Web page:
In regard to self-intimacy, we asked Adina if there is something about her body that she feels she should embrace more:
“I think it is a continuous journey, but what I would like to do more in relationship with my body is to share more care, love and joy. You can’t really have enough.” And we could not agree more.
“When I was in preadolescence and adolescence I always found “defects” in my appearance. I used to link my value as a girl to them and allow it to change my mood accordingly. It was as if because my face wasn’t as symmetrical as I wanted it to be, all my other qualities weren’t good also (not smart enough, not funny enough, not desirable). But now, I can say that I’m almost 100% confident in my body and I cherish it for what it does for me. The “click” occurred when I realized my happiness relied on things that I couldn’t change. So why fixate on things that are not in our power to replace?”.
Intimacy should begin first and foremost within. Taking time to focus on self-intimacy, to acknowledge the areas where one needs to grow, to accept or to change what can be changed for your mental health is a significant step.
We asked Alexia if there is something about her body that she feels she should embrace more:
“I need to embrace that my body is constantly changing. My weight will probably fluctuate my entire life, my hair won’t look its best every day and I will not be young forever. Before, I had a fear of going shopping and having to go a size up. I felt embarrassed and somehow guilty of “letting loose”. Now, I know my body is adapting to each stage of my life. We, as women, need to realize we are a lot more than a number on the scale, tag, or a reflection in the mirror.”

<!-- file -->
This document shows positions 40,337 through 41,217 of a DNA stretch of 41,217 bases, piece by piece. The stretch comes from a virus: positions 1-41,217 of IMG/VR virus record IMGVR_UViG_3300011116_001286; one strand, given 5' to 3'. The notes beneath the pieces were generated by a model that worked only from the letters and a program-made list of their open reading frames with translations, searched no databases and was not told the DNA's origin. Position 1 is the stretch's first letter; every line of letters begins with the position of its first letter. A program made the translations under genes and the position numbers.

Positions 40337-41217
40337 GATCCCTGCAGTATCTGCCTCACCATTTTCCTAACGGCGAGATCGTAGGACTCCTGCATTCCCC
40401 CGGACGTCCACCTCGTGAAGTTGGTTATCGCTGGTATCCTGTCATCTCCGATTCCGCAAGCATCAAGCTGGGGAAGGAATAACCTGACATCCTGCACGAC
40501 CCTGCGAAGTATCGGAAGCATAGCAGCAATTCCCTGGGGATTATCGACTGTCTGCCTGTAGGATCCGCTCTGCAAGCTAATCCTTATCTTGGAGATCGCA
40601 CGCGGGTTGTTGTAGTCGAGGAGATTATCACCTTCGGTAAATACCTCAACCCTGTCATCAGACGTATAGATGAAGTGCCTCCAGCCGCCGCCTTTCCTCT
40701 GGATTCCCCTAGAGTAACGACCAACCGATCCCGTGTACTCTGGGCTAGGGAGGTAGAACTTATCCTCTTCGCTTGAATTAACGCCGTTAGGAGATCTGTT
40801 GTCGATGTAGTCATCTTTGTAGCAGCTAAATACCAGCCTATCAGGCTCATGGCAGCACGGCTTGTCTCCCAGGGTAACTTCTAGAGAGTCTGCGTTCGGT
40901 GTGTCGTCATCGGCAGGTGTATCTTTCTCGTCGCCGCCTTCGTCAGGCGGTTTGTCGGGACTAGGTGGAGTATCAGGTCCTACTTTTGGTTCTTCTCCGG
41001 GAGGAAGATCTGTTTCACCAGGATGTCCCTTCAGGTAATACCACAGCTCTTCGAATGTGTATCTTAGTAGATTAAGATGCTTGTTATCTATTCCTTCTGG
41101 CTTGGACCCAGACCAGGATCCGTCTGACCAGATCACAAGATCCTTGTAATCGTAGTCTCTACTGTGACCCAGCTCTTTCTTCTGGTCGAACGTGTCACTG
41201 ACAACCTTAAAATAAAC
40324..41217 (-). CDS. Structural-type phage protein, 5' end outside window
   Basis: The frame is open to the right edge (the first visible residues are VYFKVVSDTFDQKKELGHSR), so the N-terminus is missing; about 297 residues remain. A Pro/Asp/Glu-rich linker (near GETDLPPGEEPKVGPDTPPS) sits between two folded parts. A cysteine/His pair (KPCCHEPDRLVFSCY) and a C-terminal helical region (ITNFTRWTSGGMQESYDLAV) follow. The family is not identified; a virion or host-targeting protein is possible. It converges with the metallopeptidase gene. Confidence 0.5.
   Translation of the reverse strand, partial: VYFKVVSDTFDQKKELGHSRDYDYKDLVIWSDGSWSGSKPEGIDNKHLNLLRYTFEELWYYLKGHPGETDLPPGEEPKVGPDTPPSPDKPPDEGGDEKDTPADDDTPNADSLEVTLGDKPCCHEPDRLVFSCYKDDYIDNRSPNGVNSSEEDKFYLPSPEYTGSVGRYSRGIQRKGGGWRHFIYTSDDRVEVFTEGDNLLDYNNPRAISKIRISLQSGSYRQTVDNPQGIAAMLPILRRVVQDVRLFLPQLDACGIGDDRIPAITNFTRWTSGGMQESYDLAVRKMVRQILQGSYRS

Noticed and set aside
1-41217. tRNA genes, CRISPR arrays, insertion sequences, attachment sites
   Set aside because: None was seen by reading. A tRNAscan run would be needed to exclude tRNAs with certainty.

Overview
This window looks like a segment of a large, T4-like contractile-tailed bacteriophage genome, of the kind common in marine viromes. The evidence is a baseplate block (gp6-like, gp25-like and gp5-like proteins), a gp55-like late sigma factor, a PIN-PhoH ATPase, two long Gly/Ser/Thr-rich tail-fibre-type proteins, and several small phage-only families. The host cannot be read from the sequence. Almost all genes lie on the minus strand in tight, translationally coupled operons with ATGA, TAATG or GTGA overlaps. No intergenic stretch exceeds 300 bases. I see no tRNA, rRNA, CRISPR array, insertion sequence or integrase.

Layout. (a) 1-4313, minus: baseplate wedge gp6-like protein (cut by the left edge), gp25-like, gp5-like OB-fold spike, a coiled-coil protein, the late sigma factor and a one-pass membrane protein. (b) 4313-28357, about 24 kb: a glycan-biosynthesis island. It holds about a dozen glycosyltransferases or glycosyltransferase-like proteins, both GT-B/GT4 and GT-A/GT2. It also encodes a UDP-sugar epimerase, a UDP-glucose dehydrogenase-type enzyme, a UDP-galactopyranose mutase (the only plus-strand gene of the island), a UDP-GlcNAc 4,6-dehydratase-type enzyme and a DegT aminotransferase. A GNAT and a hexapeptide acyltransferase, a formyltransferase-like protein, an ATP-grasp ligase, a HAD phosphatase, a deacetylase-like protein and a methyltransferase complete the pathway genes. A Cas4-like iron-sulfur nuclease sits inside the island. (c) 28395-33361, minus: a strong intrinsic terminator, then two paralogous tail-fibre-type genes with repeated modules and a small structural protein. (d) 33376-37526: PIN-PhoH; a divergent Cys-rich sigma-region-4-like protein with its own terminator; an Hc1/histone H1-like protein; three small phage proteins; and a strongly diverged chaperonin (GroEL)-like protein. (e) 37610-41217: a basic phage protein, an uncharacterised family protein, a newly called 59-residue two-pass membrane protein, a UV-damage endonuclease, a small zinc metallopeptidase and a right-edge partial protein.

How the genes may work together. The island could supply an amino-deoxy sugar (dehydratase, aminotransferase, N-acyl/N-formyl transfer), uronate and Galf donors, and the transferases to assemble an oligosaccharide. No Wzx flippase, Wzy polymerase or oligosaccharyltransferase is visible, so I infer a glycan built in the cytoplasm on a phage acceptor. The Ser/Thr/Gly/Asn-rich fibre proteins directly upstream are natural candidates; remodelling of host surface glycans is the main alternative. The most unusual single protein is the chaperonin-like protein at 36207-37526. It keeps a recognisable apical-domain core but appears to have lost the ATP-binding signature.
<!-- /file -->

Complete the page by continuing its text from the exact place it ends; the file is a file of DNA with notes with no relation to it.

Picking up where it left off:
“My story on the relationship with my body comes from a place of vulnerability and love, from a place full of compassion and kindness that I had to find for myself so my own body can feel safe, from a long-long inner journey where parts of myself were deeply accepted, deeply nourished, healed, cared and respected.
The relationship with my body is a cultivated relationship with a lot of love, acceptance, patience, compassion and understanding, with a lot of self-knowledge and discovery, with a lot of emotional and physical healing. The body has become my best friend who communicates with me, sometimes primarily through my skin – if something is not ok deep inside, it comes out on my skin. 24 years back, when I was still a kid, 10 years old, I was diagnosed with a noncontagious autoimmune disease characterized by raised areas of abnormal skin, known as psoriasis. Psoriasis varies in severity from small, localized patches to complete body coverage. An incurable disease they used to tell me, one that would potentially limit me from becoming and thriving if I were to listen some people at that time. “You have to choose an easy, less stressful life, because that would make your psoriasis less harmful” or “For a woman the body is important, so your skin should be your priority” I was told as a young girl. But I was not listening, my mother especially was shifting everything towards “You can do whatever you feel and choose to do, you are who you choose to be not what others tell you to be or the way they see you.”
All my teenage years were defined by the way people looked at my body - overanalyzing what’s not normal for them, to their minds, it felt like the outcast, the girl that looked different, the girl that was hiding to avoid being bullied, being asked and being under observation, the girl that was not showing who she really was as she was afraid that the world around her was questioning her own existence just because her skin was different. Basically I grew up and lived all the stages of my life in connection with my body, with a body that was visibly bursting on the skin through patches all over my skin, on my face sometimes and on my scalp. The worst chapter I had it was with almost 85% of my body being covered with patches or personal tattoos as I’m now calling them (it was in 12th grade when I had the most severe episode), with moments of intense anxiety. I was always on treatments which were sometimes overwhelming and it was coming up with insecurities. This continued to happen until things deeply changed in me. And that happened later on when I was 16-17. Then it was the time I started to see my body just as it is and my road towards accepting it, has begun. It was not just me alone on this road – it came with a circle of trust, support and acceptance I had around myself from my family and closed ones.